Colleges, for generations, have encouraged new students to “find their place” in student organizations on campus. That’s bad advice, writes Lisa M. Nunn in College Belonging: How First-Year and First-Generation Students Navigate Campus Life (Rutgers University Press). Nunn, a professor of sociology and the director of the Center for Educational Excellence at the University of San Diego, writes that the traditional approach puts too much of the onus for belonging on the new student. And this approach, she writes, is particularly bad for first-generation college students.

Nunn answered questions about her book via email.

Q: What’s wrong with the “find your place” message colleges typically give students?

A: The problem is that the message implicitly puts the onus on the students to find their own belonging. Yes, we do have to make some effort to join new communities or orgs; we can’t just shut ourselves up in our dorm rooms and never talk to anyone. But also, I can’t just walk up to a new group I want to be a part of, knock on the door and demand belonging. It doesn’t work like that. Belonging only happens when the group offers it to me. When they welcome me in and make a place for me. When the group makes me feel valued and important. I can’t simply go out and get belonging for myself just because I want it. It has to be given to me by a community.

So the call to “get out there and find your place” might be helpful to nudge students out the door, but it sets up an expectation that it’s my responsibility to find my own belonging. And if for some reason I don’t feel like I belong anywhere in campus life, then the message is clear: it’s my own damn fault. No matter how hard I tried to find my place, if I didn’t find it, I’m the one who failed. What my book argues is that the responsibility lies with communities for welcoming students and weaving them into the fabric of campus life. When a student feels alone and adrift, she is not the one who failed. Her campus community has failed her. It’s a sociological perspective on how communities work and how belonging works.

Q: Is that message wrong both for first-generation students and for other students?

A: What I found in 186 interviews with students on two different campuses is that continuing-generation students have a more straightforward path to belonging. It’s not perfect; there are ups and downs, and of course, college life is new for all first-year students, so there are adjustments they have to navigate. But continuing-gen students — particularly those who are in the racial majority on their campus — are more likely to feel at home at college more readily than first-generation students and underrepresented students of color. So, this message — “find your place” — doesn’t pose as big of a burden for them. Many continuing-gen students are able to dabble in a few clubs, student orgs or teams and find a couple that feel right without too much effort. For these students, campus feels like it is just teeming with other people who are similar to them, who enjoy the same activities, who care about the same issues and who seem to genuinely want them around.

First-generation students, on the other hand, more often describe “finding their place” as a struggle. Joining club after club, trying org after org, searching for a place where they feel at home, searching for people who make them feel wanted and valued. And feeling frustrated by the awkwardness and disappointment when yet another group is not the right one. As I point out in the book, these clubs and orgs and communities are withholding belonging rather than offering it. But from a student’s perspective, these feel like moments of personal failure. And rejection stings. It requires enduring courage and a great deal of effort to “find your place” when campus feels like it is teeming with people who don’t get you or aren’t interested in who you are in the first place.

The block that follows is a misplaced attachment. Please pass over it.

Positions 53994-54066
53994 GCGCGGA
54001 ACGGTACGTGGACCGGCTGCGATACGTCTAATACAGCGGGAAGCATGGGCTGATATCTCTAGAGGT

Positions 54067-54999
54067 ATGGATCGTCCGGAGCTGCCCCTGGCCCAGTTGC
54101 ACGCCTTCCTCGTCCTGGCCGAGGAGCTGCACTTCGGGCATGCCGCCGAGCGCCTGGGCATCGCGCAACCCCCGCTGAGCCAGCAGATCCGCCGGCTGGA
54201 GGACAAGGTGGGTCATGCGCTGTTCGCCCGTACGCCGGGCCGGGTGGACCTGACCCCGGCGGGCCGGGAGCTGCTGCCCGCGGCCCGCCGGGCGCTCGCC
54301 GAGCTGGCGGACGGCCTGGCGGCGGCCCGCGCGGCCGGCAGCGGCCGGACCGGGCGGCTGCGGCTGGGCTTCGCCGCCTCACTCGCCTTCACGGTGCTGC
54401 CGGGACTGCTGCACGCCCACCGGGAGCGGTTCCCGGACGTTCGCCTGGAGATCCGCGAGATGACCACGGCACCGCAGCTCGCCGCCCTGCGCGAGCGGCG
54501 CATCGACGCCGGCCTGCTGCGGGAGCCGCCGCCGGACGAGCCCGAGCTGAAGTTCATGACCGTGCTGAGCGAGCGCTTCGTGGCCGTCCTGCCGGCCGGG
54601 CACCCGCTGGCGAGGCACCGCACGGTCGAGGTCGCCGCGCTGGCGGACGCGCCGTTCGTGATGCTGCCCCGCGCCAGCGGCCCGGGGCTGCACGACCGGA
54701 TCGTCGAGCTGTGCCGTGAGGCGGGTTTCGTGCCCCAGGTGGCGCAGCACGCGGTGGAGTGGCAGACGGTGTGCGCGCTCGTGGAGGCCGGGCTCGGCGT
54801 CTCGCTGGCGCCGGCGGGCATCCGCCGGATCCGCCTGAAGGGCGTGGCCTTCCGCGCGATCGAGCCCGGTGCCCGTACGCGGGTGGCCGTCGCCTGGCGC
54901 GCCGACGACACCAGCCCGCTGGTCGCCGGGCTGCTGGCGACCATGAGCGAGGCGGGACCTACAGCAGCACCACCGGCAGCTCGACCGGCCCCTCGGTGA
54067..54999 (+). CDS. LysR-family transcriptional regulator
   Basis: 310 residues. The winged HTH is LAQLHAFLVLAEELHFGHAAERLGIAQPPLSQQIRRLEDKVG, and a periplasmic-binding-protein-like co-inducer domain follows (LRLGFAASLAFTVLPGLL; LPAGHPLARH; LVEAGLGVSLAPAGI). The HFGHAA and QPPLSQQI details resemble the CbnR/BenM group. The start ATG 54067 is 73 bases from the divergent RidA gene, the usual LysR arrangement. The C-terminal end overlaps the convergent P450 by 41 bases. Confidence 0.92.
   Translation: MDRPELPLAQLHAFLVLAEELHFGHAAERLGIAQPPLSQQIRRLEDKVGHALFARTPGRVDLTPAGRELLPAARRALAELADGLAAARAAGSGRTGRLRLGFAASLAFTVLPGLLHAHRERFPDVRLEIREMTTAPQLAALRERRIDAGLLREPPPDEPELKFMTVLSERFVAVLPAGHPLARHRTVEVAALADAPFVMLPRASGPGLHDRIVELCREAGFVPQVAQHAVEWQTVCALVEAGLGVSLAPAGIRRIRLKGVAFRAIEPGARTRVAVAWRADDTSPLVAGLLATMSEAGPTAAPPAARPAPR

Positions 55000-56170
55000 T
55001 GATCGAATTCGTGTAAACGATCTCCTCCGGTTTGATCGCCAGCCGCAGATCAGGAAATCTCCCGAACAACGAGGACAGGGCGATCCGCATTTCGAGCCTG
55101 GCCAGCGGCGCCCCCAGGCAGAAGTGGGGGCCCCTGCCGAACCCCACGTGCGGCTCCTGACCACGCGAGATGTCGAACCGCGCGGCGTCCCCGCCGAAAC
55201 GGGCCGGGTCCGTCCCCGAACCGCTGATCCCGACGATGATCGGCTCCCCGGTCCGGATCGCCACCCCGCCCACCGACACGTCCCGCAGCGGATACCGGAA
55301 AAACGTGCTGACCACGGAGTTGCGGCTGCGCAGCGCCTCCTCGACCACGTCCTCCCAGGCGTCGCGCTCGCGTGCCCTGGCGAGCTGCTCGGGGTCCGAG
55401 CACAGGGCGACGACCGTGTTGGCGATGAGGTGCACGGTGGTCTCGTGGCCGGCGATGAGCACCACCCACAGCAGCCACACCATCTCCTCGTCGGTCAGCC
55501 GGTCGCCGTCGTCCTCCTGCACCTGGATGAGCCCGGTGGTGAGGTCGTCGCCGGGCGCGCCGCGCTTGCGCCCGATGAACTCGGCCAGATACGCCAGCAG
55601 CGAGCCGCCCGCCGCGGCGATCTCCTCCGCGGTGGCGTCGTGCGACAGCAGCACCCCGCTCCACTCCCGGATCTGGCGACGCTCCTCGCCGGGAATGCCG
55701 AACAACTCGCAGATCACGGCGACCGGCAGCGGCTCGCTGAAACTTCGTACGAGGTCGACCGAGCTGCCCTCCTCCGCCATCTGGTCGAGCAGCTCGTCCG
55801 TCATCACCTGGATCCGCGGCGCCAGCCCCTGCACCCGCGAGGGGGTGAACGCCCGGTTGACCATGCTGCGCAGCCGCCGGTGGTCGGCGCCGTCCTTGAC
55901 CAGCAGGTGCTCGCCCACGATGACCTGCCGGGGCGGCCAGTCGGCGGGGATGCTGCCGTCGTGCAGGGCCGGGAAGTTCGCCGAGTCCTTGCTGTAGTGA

Q: How does belonging differ when talking about campus social groups and academics?

A: One of the most interesting findings in this project is the way that students talk about belonging as happening in three distinct realms. There’s social belonging that takes the form of friendships as well as membership in clubs, teams or student orgs that make you feel important. The kind of group where you know you would be missed if you didn’t show up one day. There’s also campus-community belonging that takes the form of feeling comfortable in your own skin as you walk around campus; feeling that the amenities and events exist for you to enjoy, designed with you in mind. And you feel entitled to partake in them. There’s also academic belonging, which takes the form of feeling competent in your classes, like you have what it takes to keep up with others, maybe even feeling confident enough to raise your hand in class or talk to a professor one on one. Students I interviewed made it clear that having belonging in one realm does not automatically lead to belonging in any other realm, even though there is some connection among them. For example, I might have found some really great friends who are a second family to me, but when I’m walking through the student union or sitting down in class, I might still feel alienated or out of place. I might doubt whether I should be at this college at all.